How do we know if a mentoring relationship has “succeeded”? Working alongside someone with more experience should eventually develop in the mentee the courage to take their own steps forward. At some point, a young person’s capacity develops to the point that they can act independently. However, our measure of success is more than just starting a new job, or achieving a few initial goals. One of the most significant indicators of success occurs when a mentee subsequently arises to accompany others.
Organizations involved in this work, therefore, naturally consider how to foster a thriving culture in which friends accompany one another. To foster this kind of culture involves raising consciousness about the extent to which we all depend on one another. As an increasing number of people understand how their progress depends on the progress of others, and vice-versa, this culture is further strengthened. In this light, we can consider what some of the other features of this culture could be, and what steps can be taken in order to encourage the development of such a culture.
Locating mentorship in other contexts
As our perspective widens beyond the specific relationship between mentor and mentee, other questions come into focus. How does mentoring move beyond simply reproducing the status quo? What are some of the changes that need to take place in society, and how could youth mentoring contribute to these processes?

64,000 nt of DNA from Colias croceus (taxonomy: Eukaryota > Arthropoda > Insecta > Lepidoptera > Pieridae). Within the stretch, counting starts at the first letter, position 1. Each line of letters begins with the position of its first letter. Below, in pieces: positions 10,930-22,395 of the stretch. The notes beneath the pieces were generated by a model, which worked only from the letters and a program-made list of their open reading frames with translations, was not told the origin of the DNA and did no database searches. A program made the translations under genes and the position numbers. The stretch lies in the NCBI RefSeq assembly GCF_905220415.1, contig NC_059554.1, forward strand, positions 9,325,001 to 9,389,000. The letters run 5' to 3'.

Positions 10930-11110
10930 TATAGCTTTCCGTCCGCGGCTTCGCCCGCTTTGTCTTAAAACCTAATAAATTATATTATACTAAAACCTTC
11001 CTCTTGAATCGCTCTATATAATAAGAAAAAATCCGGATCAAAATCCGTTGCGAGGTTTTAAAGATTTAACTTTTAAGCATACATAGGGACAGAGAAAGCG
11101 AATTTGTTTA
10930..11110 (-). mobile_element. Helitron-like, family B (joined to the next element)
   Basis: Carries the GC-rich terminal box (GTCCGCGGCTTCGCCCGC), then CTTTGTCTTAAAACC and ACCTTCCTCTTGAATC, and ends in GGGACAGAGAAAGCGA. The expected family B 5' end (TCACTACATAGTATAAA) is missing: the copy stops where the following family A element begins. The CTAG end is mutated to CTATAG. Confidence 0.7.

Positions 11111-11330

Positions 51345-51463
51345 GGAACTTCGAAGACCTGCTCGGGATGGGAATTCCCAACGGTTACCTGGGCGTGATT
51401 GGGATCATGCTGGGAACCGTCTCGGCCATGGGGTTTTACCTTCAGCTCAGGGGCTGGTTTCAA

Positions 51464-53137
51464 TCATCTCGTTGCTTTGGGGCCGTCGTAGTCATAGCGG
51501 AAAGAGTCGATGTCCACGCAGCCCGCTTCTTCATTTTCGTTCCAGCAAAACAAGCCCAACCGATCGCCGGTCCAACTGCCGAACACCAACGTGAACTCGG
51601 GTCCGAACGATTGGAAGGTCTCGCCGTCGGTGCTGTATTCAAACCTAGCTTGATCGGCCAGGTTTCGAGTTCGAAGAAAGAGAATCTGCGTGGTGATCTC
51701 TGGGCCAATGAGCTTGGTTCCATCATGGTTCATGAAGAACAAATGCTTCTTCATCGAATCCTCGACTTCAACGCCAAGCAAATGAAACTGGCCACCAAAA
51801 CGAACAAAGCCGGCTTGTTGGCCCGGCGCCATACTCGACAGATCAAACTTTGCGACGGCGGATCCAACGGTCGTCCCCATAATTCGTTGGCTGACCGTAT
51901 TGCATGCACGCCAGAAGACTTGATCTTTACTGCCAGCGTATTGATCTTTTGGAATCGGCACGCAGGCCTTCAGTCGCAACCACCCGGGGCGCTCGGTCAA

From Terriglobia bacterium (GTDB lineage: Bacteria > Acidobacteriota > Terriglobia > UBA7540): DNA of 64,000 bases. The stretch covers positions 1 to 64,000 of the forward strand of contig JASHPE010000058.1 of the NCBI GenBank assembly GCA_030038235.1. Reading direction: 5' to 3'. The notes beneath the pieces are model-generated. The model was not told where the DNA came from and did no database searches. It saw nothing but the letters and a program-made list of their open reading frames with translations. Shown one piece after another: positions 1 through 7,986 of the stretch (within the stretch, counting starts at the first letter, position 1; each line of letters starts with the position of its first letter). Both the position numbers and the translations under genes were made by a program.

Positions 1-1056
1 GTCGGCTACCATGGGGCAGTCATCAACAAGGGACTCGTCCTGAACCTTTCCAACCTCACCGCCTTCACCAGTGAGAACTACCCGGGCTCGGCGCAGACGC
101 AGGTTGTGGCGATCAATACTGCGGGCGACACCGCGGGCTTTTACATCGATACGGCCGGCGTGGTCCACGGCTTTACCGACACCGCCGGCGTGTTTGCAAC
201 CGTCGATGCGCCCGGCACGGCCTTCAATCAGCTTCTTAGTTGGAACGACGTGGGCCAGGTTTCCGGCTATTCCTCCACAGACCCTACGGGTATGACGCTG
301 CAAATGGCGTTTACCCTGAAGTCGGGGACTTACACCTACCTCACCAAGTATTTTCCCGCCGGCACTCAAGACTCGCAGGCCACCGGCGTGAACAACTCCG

While the interactions between mentor and mentee are at the centre of mentoring, there is a great deal in the environment of a young person that influences their progress. Mentors often see the benefit of becoming familiar with other aspects of the life of a mentee, including the spaces in which he or she moves, such as their school, neighbourhood, workplace, etc. These spaces exert a powerful influence on the lives and choices of young people, and there is often a need to transform each of these spaces into more nurturing environments. In this context, the emergence of groups of young people who create systems of mutual support and peer mentoring can strengthen the resolve of young people to pursue their goals and aspirations in the face of various forces that seek to manipulate them. This naturally becomes an area of learning for mentors and youth mentoring organizations. Ultimately, one's view of mentoring necessarily relates to one's conception of the role of young people in society. Our hopes and aspirations for young people extend beyond helping them to fit into a prescribed role in society, especially one that gives them few opportunities for future progress. We might also envision young people as capable of becoming protagonists of their own growth and development, and catalysts to transform their social circumstances. If we see them in this light, then mentorship would extend beyond learning to produce an attractive CV, how to do well at an interview, or developing entrepreneurial skills. It would also include helping them to reflect on the condition of society and their own potential to contribute constructively to its transformation.